There’s likely to be a significant increase in the number of lawsuits brought against fossil fuel companies in the coming years, say researchers.

Their new study finds that to date, lawyers have failed to use the most up-to-date scientific evidence on the cause of rising temperatures.

As a result, there have been few successful claims for compensation.

That could change, say the authors, as evidence linking specific weather events to carbon emissions increases.

So far, around 1,500 climate-related lawsuits have been brought before the courts around the world.

There have been some notable successes for environmental groups, such as in a recent case against Shell decided by a civil court in the Netherlands.

The judge ruled that, by 2030, the company must cut its CO2 emissions by 45% compared to 2019 levels.

The verdict also indicated that the Shell group is responsible for its own CO2 emissions and those of its suppliers.

However, there have been few successes in cases where the plaintiffs have sought compensation for damages caused by climate change linked to human activity.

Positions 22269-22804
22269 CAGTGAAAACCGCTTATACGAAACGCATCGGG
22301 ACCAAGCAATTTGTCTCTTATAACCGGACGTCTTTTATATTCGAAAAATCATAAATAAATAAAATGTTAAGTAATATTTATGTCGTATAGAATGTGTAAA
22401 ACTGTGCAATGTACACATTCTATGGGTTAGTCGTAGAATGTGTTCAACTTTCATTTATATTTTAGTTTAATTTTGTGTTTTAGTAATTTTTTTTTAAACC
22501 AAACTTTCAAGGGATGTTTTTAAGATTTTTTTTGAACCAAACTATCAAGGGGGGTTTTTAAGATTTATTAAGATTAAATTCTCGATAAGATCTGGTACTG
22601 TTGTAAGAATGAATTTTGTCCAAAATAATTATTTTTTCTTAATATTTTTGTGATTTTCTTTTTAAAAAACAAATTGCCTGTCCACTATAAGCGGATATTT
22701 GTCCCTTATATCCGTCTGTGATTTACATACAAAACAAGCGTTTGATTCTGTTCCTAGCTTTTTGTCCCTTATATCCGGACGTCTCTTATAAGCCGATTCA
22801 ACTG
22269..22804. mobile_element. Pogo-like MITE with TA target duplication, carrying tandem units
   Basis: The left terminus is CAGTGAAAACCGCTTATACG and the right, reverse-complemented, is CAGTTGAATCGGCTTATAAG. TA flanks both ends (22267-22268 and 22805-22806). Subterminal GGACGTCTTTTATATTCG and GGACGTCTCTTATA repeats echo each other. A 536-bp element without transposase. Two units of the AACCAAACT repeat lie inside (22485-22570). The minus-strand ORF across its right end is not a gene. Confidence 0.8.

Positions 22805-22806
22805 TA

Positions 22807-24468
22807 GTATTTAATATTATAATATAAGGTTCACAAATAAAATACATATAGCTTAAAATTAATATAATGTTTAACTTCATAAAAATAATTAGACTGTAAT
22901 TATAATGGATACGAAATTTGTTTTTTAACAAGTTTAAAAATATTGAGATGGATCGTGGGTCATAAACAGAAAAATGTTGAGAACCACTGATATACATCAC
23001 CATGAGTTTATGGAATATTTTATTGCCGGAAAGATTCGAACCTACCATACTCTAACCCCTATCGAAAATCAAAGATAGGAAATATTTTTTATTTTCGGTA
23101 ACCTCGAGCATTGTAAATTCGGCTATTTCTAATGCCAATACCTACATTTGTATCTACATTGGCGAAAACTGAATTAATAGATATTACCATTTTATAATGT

This new study has assessed some 73 lawsuits across 14 jurisdictions and says that the evidence presented to the courts lagged significantly behind the most recent climate research.

Over the past two decades, scientists have attempted to demonstrate the links between extreme weather events and climate change, which are in turn connected to human activities such as energy production and transport.

These studies, called attribution science, have become more robust over the years.

For example, researchers have been able to show that climate change linked to human activities made the European summer heatwave in 2019 both more likely and more intense.